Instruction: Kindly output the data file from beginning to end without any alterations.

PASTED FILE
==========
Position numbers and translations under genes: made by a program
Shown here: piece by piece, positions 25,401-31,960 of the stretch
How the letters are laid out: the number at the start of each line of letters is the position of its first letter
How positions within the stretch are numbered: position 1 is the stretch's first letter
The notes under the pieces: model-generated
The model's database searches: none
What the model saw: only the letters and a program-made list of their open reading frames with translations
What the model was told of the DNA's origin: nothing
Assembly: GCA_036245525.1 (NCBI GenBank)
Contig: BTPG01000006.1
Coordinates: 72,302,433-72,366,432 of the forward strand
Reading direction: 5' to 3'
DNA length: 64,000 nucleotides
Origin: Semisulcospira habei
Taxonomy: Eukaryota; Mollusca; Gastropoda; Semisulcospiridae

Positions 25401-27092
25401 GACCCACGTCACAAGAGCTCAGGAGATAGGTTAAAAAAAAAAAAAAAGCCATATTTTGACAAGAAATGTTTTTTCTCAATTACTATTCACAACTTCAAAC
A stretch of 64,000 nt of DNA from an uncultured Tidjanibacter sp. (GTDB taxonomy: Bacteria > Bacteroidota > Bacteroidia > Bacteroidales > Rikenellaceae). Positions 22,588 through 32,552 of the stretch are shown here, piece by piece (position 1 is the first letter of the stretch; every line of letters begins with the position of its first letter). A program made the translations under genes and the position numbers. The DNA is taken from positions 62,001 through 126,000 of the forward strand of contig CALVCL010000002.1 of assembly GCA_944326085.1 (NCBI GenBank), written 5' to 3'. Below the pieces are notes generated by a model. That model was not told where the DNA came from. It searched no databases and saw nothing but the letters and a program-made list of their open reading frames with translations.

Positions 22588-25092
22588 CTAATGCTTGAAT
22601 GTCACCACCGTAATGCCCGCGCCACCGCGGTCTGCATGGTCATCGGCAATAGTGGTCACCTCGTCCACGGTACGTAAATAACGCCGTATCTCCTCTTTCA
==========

Position numbers and translations under genes: made by a program
Shown here: piece by piece, positions 25,401-31,960 of the stretch
How the letters are laid out: the number at the start of each line of letters is the position of its first letter
How positions within the stretch are numbered: position 1 is the stretch's first letter
The notes under the pieces: model-generated
The model's database searches: none
What the model saw: only the letters and a program-made list of their open reading frames with translations
What the model was told of the DNA's origin: nothing
Assembly: GCA_036245525.1 (NCBI GenBank)
Contig: BTPG01000006.1
Coordinates: 72,302,433-72,366,432 of the forward strand
Reading direction: 5' to 3'
DNA length: 64,000 nucleotides
Origin: Semisulcospira habei
Taxonomy: Eukaryota; Mollusca; Gastropoda; Semisulcospiridae

Positions 25401-27092
25401 GACCCACGTCACAAGAGCTCAGGAGATAGGTTAAAAAAAAAAAAAAAGCCATATTTTGACAAGAAATGTTTTTTCTCAATTACTATTCACAACTTCAAAC
A stretch of 64,000 nt of DNA from an uncultured Tidjanibacter sp. (GTDB taxonomy: Bacteria > Bacteroidota > Bacteroidia > Bacteroidales > Rikenellaceae). Positions 22,588 through 32,552 of the stretch are shown here, piece by piece (position 1 is the first letter of the stretch; every line of letters begins with the position of its first letter). A program made the translations under genes and the position numbers. The DNA is taken from positions 62,001 through 126,000 of the forward strand of contig CALVCL010000002.1 of assembly GCA_944326085.1 (NCBI GenBank), written 5' to 3'. Below the pieces are notes generated by a model. That model was not told where the DNA came from. It searched no databases and saw nothing but the letters and a program-made list of their open reading frames with translations.

Positions 22588-25092
22588 CTAATGCTTGAAT
22601 GTCACCACCGTAATGCCCGCGCCACCGCGGTCTGCATGGTCATCGGCAATAGTGGTCACCTCGTCCACGGTACGTAAATAACGCCGTATCTCCTCTTTCA